Kansas City's Ces Cru spit rapidly for the sport with a hint of friendly competition, making "Constant Energy Struggles" a solid first outing on a bigger stage.
After sharing tracks with indie-favorite Tech N9ne, Kansas City’s Ces Cru received the ultimate co-sign by the indie top dog via a deal with his label, Strange Music. A little over a year later, the duo comprised of Ubiquidous and Godemis drop their first album on the imprint in the form of Constant Energy Struggles. But does the relatively unknown group bring any value to an equation that includes underground heroes like Brotha Lynch Hung and one of the most brutal emcees to touch the mic, label boss Tech N9ne himself?
One thing that’s immediately apparent is that these guys can rap. And they enjoy doing it. Their first singles (“Lotus,” “When Worlds Collide,” and “Juice”) reflect that. There’s a Bad Meets Evil quality to it, not in the sense that it's another black and white rapper pairing, but it’s two emcees spitting rapidly for the sport with a hint of friendly competition in it.
But Bad Meets Evil, they are not.
Many of the punchlines are well put-together rhythmically, but they fail to excite. At worst, they end up sounding something like battle rhymes from Rap message boards in the early days of Hip Hop on the Internet. But even a verse littered with jabs is permissible as long as you have that occasional uppercut, haymaker, something. If an artist lacks the K.O. in his bars, there’s got to be a hook that ties it all together. But the choruses on songs like “Shake It Up,” “Radiate,” and “Get That,” just don’t pack the punch. Such an approach will appeal to a some fans, but utimately lacks a broader appeal.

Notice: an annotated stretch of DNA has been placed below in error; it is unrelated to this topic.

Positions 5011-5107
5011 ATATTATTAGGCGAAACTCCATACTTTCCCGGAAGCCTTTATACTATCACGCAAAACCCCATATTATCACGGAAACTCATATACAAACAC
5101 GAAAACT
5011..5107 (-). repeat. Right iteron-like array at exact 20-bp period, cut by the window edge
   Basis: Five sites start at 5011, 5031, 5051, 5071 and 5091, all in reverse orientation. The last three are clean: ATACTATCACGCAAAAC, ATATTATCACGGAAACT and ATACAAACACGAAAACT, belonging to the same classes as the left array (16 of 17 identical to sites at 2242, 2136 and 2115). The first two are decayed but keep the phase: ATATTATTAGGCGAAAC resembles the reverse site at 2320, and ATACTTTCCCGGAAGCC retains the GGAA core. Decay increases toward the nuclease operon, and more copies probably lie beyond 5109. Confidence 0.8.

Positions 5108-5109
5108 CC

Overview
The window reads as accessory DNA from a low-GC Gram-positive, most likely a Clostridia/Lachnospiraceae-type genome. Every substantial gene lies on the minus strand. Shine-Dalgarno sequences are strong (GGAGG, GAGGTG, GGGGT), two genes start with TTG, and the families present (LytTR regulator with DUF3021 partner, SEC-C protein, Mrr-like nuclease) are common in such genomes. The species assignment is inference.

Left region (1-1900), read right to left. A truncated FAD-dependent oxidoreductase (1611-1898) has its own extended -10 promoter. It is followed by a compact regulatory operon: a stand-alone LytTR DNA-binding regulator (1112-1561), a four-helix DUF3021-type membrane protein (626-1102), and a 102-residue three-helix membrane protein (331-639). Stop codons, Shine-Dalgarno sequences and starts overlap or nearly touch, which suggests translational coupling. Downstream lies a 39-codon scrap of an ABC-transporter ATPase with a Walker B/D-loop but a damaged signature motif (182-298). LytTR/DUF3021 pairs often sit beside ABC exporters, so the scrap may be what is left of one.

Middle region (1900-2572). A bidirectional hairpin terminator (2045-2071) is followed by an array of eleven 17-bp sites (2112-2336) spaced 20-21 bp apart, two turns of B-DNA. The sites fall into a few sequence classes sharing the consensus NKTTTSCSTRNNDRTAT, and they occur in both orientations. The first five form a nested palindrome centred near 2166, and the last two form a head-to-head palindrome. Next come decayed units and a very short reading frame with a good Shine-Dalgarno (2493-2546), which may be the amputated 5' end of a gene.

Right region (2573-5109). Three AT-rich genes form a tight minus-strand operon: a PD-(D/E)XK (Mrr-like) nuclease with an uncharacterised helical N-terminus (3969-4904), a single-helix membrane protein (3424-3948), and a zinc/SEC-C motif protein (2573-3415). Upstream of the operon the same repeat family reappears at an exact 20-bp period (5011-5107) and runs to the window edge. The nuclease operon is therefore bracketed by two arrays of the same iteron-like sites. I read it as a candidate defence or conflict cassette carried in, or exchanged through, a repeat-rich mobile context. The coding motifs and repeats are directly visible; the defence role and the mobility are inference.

It’s a shame because these guys have skill. Peep Ubiquidous’ effortless flow on “Skip” and his melodic rhyming on “Smoke.” Godemis has one of the most commanding deliveries on solo track “Wavy” and can be replayed endlessly. He even gives Tech N9ne a run for his money on “Juice.” References to Duke Nukem are appreciated too. We also have to mention third member of the “cru,” Seven, who provides them with some solid production throughout. Fans might compare them to mainstream so-and-so who can’t form proper sentences, but these are emcees who are striving for greatness and at times their rhymes just aren’t there yet. They’ve graduated from the school of rhyming “lyrical-spiritual-miracle,” but there are moments where it feels as if they’re still having ciphers in the parking lot. It’s a very solid first outing on a bigger stage.